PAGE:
The Oral Health Foundation and Denplan launched their Mouth Cancer Action Charter at a face-to-face event in the Houses of Parliament earlier this week. Members of Parliament, ministers and dental and health professionals were invited along to sign the Charter and demonstrate their support for its policy recommendations.
The Mouth Cancer Charter has been created to coincide with November’s Mouth Cancer Action Month – the UK’s biggest charity campaign for mouth cancer awareness. The campaign calls for more people to be mouthaware by being able to recognise and act on any unusual changes to the mouth.
The Oral Health Foundation and Denplan are concerned that mouth cancer referrals have significantly fallen over the pandemic period, while awareness of the major signs and symptoms of mouth cancer is very low. According to results from a recent MP survey, only 27% of MPs felt they were as well informed of the causes and symptoms of mouth cancer as they are of other leading cancers.
Dr Catherine Rutland, Clinical Director at Denplan, part of Simplyhealth said: “We’ve worked together with the Oral Health Foundation for over 20 years on the Mouth Cancer Action Campaign, but we wanted to go one step further this year by spreading the mouth cancer awareness messages further and wider into the corridors of Westminster.”
“Mouth cancer referrals will have been significantly reduced due to the Covid pandemic restrictions last year and delays have been incurred by the dental backlog and access to NHS dentistry remaining difficult in certain areas. We urge the Government to consider these mouth cancer policy interventions. The longer the delay to implement these changes, the more lives could be lost to mouth cancer as possible cases go undetected. Top of the policy recommendation list is that we are calling on the Government to fund a public health awareness campaign on the signs and symptoms of mouth cancer.”
Recent research conducted by the Oral Health Foundation and Denplan shows that four-in-five UK adults have never been exposed to public health messaging around mouth cancer, leading to poor awareness of the early warning signs and risk factors.
Dr Rutland said: “If people can easily recognise the risk factors and what to look out for in terms of changes in their mouth, health professionals will also be able to catch cases earlier. Late diagnosis of mouth cancer is becoming all too common and this will have a severe effect on a person’s quality of life and their chances of survival.”
The Charter proposes that GP’s, pharmacists, care home and nursing staff should all be given enhanced training or further information about how to look out for signs and symptoms of mouth cancer to further improve early detection. Spotting signs early can increase someone’s chances of survival from 50% to 90%.
Commenting on the policy recommendations proposed in the Charter, Dr Nigel Carter, Chief Executive of the Oral Health Foundation said: “If these mouth cancer policy changes were put into action we could drive down case numbers and save the government a significant amount of money in oral cancer treatment costs. In England, the cost of head and neck cancer treatment was £309m in 2010-11 and since then case numbers of mouth cancer have grown by around 67%.”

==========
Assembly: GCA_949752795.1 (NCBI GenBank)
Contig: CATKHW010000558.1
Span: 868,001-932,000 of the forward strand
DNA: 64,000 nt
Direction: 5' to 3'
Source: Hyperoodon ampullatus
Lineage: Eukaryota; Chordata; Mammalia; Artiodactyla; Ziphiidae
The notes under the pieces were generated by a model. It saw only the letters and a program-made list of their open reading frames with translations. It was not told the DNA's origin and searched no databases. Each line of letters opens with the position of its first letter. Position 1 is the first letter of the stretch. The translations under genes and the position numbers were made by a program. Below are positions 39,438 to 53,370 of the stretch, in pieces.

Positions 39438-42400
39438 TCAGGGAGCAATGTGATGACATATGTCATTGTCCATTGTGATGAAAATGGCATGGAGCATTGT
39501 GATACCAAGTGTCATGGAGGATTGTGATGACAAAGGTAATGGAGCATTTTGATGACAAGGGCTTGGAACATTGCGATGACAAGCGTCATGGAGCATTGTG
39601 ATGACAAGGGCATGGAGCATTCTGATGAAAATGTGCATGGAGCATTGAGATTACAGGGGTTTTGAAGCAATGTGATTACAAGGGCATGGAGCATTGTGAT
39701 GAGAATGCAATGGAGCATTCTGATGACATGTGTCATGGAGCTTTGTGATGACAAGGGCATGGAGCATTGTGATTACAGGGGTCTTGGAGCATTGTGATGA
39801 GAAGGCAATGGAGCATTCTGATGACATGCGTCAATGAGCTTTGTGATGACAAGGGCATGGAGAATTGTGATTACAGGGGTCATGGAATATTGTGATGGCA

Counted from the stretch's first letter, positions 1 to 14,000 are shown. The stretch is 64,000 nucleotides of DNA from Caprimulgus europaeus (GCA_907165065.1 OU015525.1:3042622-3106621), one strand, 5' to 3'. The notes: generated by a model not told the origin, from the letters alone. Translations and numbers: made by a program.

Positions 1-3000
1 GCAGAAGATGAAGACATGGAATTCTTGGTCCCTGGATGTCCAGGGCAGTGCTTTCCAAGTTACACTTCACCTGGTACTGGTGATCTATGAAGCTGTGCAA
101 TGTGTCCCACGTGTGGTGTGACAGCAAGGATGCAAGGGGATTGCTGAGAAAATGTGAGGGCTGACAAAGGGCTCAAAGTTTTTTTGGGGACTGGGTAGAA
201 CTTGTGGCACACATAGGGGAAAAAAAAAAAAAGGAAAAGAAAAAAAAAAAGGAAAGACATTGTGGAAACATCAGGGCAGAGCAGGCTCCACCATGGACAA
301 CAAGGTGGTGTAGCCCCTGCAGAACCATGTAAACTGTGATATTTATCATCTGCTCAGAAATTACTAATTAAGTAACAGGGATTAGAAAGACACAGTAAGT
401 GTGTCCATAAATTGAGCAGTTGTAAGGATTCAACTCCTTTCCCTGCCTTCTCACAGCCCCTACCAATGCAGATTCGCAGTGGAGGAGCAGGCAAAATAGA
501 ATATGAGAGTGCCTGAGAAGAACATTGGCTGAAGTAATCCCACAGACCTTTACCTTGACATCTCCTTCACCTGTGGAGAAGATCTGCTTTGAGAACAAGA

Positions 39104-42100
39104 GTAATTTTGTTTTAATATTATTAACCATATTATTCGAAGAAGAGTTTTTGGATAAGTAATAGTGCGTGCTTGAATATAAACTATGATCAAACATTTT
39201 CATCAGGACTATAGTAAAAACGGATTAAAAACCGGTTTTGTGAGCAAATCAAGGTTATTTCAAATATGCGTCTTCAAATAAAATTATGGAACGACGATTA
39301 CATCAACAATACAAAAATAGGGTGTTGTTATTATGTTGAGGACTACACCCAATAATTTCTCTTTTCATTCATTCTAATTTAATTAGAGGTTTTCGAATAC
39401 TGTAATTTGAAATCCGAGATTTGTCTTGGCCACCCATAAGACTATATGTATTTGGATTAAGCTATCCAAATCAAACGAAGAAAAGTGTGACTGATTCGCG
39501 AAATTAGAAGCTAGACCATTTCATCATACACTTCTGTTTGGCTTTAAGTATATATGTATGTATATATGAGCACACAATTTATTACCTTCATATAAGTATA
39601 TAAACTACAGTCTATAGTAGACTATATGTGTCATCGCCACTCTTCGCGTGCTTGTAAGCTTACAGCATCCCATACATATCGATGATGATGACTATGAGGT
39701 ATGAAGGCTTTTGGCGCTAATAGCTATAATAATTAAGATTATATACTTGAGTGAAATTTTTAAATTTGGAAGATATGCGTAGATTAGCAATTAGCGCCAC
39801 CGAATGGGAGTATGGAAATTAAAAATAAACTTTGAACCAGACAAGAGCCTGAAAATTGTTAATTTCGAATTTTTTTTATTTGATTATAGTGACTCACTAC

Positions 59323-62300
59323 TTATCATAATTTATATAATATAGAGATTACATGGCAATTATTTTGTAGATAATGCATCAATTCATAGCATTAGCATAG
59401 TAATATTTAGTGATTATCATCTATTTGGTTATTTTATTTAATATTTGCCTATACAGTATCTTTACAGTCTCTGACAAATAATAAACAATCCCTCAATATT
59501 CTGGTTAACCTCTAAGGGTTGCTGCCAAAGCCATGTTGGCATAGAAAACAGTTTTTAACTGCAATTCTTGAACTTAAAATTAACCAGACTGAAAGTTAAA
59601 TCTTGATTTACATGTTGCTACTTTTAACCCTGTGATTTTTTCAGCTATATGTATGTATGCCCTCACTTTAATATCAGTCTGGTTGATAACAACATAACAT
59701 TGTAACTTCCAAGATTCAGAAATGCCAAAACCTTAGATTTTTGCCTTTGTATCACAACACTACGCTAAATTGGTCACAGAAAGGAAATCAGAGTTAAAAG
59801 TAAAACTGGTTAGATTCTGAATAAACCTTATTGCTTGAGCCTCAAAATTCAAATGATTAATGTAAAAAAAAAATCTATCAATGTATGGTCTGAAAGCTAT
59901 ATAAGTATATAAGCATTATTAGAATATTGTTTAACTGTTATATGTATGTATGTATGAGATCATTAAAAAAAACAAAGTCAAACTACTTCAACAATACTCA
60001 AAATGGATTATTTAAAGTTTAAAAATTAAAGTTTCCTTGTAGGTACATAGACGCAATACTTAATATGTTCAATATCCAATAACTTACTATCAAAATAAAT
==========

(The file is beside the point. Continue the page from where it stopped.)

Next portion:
The Mouth Cancer Action Charter highlights the following policy areas for change:
- Conduct a government funded public health awareness campaign of the signs and symptoms of mouth cancer.
- Improve access to routine dentistry to detect mouth cancers earlier and save lives.
- Enable enhanced training of GPs to identify suspected mouth cancers and change the NICE guidelines so that more cases can be referred to secondary care.
- Improve training programmes for healthcare staff to look for signs of mouth cancer.
- Introduce free dental check-ups and treatment for mouth cancer patients to end the unfair financial burden placed on them.
- Support the development of better technology to diagnose mouth cancers.
One of the key points in the mouth cancer charter is about the development of better technology to diagnose mouth cancers. During the pandemic, it has become more evident that innovation, data and technology are helping to make dentistry safer, faster and more accessible.
The use of technology in diagnostics is also becoming more important. Denplan and the Oral Health Foundation are proposing that with the support from NHSX a mobile app could be developed that would enable patients to share photographs of their mouth lesions which would then be reviewed within a short space of time by a consultant.
In addition to politicians and ministers, the Oral Health Foundation and Denplan are also asking dental professionals and other healthcare professionals to show their support and sign the Charter at www.dentalhealth.org/mouth-cancer-action-charter. More information on mouth cancer can be found on the website and by following the campaign on social media via #MouthCancerAction.
 YouGov completed online interviews with a representative sample of 103 MPs. The survey was completed between 6th and 28th September 2021;
 The research was carried out online by Research Without Barriers – RWB. All surveys were conducted between 6th October 2021 and 8th October 2021. The sample comprised 2,008 UK adults